As an undergraduate at Rice – an excellent school across the board, but particularly known for its STEM programs – I had many encounters with engineering students who disliked studying the arts. They would tell me they simply didn’t see the point – where were the practical applications? With the prestige of STEM in all levels of education, many parents have similar feelings. Why focus on the arts in your children’s education when AP STEM classes and Robotics Team are such useful assets in the college application process?
In response to these pervasive beliefs, a team of education scholars recently published two studies demonstrating the positive effect of exposure to the arts on high school students. The better to convince the skeptics, the researchers constructed the studies on the model of medical tests. From a pool of students with similar backgrounds and similar levels of interest in the arts, they selected a test group, which attended an educational arts event, and a control group, which did not. In both studies, outcomes for the test group of students included a higher average level of interest in the arts, increased ability to think critically about the arts, and increased tolerance and empathy.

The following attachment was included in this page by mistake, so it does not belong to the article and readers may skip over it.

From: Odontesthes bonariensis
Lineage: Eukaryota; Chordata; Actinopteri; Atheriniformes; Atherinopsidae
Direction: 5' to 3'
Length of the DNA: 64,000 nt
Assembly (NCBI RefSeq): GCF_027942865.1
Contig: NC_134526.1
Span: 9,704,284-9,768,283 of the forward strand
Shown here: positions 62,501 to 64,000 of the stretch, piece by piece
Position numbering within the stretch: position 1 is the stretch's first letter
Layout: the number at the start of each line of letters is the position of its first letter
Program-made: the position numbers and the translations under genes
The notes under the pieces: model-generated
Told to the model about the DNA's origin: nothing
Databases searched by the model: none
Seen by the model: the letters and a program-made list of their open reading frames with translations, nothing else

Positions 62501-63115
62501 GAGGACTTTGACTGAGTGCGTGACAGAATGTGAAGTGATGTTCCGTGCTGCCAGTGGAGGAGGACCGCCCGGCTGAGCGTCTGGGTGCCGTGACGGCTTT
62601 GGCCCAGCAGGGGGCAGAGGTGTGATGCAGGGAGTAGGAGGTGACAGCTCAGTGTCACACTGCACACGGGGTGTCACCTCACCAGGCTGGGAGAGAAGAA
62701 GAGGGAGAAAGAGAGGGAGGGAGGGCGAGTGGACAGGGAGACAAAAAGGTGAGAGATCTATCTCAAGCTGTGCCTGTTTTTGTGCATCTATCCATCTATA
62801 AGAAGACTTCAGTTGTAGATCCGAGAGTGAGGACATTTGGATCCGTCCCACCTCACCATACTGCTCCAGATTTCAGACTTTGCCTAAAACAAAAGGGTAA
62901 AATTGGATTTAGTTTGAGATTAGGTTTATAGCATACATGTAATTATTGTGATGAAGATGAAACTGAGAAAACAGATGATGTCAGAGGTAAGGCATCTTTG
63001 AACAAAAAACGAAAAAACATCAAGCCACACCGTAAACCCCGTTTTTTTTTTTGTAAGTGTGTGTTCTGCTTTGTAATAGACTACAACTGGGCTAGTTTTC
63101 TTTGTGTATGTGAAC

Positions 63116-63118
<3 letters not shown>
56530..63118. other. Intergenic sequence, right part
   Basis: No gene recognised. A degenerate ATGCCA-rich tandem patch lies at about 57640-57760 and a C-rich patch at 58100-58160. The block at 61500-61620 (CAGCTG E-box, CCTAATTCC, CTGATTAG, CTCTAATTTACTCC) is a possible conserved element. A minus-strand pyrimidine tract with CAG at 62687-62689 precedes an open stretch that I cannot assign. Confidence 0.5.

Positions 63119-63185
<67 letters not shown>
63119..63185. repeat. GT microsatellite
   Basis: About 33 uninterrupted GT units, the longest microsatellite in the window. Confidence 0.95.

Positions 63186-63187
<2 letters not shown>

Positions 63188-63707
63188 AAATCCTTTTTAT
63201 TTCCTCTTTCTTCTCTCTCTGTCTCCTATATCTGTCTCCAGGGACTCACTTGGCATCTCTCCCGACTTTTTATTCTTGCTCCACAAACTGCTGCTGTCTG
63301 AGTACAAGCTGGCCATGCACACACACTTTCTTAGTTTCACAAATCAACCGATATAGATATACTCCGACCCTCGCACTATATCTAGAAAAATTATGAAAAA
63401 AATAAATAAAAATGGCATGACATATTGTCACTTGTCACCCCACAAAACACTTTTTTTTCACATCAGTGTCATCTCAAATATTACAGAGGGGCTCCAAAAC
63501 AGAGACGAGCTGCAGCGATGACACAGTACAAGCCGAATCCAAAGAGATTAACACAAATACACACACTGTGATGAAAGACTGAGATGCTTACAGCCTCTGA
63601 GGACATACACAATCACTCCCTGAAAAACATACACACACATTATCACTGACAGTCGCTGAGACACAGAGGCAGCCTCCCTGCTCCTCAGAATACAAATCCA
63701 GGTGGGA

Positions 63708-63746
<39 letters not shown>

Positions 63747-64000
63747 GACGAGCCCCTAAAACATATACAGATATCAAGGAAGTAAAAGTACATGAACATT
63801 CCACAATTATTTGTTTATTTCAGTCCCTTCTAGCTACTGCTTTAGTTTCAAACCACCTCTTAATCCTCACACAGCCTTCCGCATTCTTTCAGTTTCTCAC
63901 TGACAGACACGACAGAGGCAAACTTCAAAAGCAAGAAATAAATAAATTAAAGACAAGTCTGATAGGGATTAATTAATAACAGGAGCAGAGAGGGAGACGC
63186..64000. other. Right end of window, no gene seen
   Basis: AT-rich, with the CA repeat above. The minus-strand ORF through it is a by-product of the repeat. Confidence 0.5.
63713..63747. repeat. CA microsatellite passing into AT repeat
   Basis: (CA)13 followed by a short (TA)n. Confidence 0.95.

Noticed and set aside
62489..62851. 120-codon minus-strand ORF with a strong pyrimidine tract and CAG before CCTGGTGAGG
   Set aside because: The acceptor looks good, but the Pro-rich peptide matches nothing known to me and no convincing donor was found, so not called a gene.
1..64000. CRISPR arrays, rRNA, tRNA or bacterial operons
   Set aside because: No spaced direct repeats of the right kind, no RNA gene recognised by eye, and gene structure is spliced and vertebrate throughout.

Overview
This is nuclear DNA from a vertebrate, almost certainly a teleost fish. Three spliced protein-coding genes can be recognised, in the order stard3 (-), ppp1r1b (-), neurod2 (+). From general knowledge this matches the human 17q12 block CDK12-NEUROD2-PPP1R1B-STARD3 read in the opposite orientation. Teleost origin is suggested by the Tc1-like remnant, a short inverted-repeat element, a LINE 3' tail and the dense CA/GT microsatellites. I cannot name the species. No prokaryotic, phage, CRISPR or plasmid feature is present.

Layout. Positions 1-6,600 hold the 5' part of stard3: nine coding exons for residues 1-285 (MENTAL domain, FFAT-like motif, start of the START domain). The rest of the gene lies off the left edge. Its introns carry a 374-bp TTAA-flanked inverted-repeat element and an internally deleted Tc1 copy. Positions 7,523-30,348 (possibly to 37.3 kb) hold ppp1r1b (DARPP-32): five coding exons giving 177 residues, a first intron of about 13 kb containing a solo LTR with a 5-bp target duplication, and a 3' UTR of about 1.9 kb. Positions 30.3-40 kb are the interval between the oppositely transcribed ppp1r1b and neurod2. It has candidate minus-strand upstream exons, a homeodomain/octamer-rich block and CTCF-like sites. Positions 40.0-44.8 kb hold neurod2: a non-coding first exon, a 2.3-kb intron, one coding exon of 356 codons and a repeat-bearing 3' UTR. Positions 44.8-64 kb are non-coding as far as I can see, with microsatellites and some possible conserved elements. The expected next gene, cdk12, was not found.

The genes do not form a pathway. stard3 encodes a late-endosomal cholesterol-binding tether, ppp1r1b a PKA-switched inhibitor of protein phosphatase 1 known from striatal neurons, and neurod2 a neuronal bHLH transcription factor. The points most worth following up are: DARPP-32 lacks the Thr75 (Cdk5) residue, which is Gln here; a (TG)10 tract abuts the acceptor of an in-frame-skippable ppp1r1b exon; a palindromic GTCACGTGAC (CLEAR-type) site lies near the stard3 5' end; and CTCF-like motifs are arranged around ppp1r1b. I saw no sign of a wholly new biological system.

While the full studies require a subscription to the journal Education Next, the scholars wrote an article explaining the significance of their findings, which can be read here.
So what does this mean for your child’s education? It doesn’t diminish the value of other subjects, to be sure, but it is certainly a case for focusing on the arts in addition to those subjects. There’s no doubt that AP Calculus looks good on a college application, but so does AP Studio Art, and a student who has taken both will be more well-rounded and have a broader worldview – which is also a tremendous asset in the college application process, albeit a harder one to measure. So in between robotics practices, it might be a good idea to make sure your child has time to see – or even perform in! – the school play. The arts really can be a valuable component of any student’s education.